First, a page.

But not by a court, which was the point. You really must learn to think about your replies before typing. You tend to just wander all over the place inserting one denier cliche after another into what you presume is an appropriate spot.
The question certainly is about epistemology and ways of determining the truth and advancing our knowledge using judicial and historiographical methodology.
History has it procedures for establishing the worth of evidence, and the best approximation of truth. There is no epistemological relevance to whether a document was considered hearsay in a court.
Like Show-Trials and Inquisitions, Witch Trials were legally very meticulous, so what? Demonology doesn't tell us very much about the universe.
Blah, blah, blah.

Don't you ever tire of saying nothing?

List the elements of the Nuremberg trials which they share with Soviet Show trials.


[
quote="Chuck"]
Scott wrote:
Chuck wrote:Has Porter posted the Neely and Witton affidavits to support his claims about what they say?
If so, I haven't found it yet. Porter's site is not any better organized than Nizkor's. I'll look some more later.
Given the fact the two British POWs were there, and given some of their testimony, I suspect Porter's charge of hearsay (apart from his charge that affidavits are hearsay) is not supported by the testimony.
They weren't there; that's the point. Why not? Porter actually tracked down Neely in Scotland and interviewed him.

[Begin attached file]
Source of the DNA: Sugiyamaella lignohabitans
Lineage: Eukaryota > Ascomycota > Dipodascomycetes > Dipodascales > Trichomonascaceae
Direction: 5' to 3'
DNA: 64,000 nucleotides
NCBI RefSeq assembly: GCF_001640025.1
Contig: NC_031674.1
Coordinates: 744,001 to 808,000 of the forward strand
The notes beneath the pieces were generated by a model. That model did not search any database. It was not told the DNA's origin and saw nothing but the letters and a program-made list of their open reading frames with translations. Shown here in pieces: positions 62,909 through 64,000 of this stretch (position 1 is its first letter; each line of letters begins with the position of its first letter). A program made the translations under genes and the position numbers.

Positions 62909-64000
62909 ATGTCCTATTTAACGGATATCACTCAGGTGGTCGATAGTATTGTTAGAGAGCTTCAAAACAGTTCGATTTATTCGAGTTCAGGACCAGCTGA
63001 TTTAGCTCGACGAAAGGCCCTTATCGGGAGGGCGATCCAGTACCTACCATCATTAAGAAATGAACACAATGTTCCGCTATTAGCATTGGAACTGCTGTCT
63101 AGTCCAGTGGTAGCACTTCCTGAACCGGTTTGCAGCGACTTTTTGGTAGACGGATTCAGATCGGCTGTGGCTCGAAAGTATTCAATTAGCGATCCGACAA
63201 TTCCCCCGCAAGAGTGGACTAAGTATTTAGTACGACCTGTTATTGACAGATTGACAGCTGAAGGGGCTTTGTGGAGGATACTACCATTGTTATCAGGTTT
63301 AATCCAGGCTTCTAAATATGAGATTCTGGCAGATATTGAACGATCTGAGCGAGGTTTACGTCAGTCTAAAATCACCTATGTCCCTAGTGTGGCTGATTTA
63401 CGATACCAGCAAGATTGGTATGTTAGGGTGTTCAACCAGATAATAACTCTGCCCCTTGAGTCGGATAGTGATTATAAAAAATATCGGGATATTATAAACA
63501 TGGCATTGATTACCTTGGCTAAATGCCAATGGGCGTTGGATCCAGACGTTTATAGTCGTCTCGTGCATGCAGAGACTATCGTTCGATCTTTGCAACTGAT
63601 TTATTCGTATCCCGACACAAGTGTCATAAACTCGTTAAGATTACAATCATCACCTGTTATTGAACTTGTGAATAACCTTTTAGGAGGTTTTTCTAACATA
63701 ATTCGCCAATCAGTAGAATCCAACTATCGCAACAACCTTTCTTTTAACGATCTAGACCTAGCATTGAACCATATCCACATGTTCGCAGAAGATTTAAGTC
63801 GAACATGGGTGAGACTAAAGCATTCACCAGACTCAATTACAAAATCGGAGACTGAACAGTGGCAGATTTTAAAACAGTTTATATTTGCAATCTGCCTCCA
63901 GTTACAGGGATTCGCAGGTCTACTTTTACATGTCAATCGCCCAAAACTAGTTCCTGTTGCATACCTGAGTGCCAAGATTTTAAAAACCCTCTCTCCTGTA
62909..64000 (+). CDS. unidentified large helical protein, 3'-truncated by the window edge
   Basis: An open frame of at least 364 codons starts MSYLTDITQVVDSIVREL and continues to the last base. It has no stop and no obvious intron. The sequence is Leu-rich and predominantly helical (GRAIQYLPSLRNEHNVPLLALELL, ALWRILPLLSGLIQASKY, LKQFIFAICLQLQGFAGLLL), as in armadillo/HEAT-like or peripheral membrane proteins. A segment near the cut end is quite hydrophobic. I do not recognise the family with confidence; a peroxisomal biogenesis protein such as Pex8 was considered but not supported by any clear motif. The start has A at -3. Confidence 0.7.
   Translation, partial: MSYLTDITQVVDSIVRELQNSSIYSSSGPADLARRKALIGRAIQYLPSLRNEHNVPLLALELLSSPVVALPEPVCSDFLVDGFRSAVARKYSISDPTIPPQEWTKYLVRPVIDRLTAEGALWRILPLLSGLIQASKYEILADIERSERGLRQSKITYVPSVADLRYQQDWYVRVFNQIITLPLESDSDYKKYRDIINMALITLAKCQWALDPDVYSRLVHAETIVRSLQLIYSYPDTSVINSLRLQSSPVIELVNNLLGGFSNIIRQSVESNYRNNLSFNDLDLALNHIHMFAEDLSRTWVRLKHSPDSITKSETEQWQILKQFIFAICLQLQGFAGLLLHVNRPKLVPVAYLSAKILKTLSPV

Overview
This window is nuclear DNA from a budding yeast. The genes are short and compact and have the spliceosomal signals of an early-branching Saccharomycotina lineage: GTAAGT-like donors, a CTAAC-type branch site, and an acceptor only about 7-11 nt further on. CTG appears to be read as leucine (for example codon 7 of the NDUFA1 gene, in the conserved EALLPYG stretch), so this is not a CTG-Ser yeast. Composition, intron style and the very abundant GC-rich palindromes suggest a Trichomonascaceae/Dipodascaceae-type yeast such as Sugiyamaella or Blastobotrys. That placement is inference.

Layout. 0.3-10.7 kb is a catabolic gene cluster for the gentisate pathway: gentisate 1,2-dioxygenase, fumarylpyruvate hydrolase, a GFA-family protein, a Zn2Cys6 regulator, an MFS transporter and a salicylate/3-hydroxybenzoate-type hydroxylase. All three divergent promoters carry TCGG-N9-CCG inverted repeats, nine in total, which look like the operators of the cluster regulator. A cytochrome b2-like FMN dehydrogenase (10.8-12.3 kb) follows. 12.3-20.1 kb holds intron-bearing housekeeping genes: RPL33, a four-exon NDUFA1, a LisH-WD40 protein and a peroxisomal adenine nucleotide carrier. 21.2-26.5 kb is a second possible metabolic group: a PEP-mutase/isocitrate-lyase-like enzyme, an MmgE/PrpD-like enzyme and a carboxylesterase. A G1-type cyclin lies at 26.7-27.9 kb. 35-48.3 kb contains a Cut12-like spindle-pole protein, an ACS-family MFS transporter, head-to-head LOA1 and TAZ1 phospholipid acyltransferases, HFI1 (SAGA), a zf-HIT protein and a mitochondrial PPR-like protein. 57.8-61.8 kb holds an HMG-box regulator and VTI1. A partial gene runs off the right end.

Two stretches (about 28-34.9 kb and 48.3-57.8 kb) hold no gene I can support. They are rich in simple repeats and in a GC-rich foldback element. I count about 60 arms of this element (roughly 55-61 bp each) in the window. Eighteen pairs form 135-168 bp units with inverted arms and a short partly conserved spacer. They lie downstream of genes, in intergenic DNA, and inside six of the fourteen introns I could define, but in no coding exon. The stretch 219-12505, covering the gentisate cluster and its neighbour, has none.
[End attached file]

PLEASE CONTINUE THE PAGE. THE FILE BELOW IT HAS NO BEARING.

They weren't where?
So, less posturing then!
It is you who are posturing, you and Porter. Here's a thought for you Smith. If Porter has never seen the affidavits from these two British POWs, how did he conclude they never saw any elements of the soap making process and that their testimony is hearsay? Hmmm?

Charles Bunch
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Post by Charles Bunch » 25 Aug 2002 04:38

Dan wrote:Charles wrote
How many Jews do you think Germany was awarding citizenship to in 1940-1941?
It depends on the definition of Jew, doesn't it. His name doesn't seem typically Polish. What is your view?
What sorts of Jews was Nazi Germany awarding citizenship to in this time period?
I'm not able to find them. I doubt Porter has posted them, which makes his claims about what they said rather suspect.
We should then concentrate on the opinions expressed by the US Holocaust Museum, and other sources which have studied the testimonies.
We've little of the museum's opinion on the matter, just snippets. But as I've already explained above, their is no change from what I pointed out to you from the very beginning.

There exists evidence of experimental soap making at the Danzig Institute. It is fairly substantial in quantity, and I think quality. The Museum is being very cautious in its opinions, such as we can glean them from snippets in a newpaper article. Other historians believe the evidence is conclusive. But under no circumstances is the denier claim that experimental soap making has been disproven true.

Charles Bunch
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Post by Charles Bunch » 25 Aug 2002 04:46

Well, why don't you be a clever researcher, and go on record saying that many Jews DID NOT exaggerate or lie about their treatment durning WW2
No more than the number of American GI's who exaggerated or lied about their experiences during WWII. Does that mean American GI's didn't fight during WWII?
I want you to admit there is no credible evidence that they ever did it, even as a feasibility study.
Having discussed a number of pieces of credible evidence, why would anyone admit that?

Good God, you haven't absorbed a thing from this thread, have you?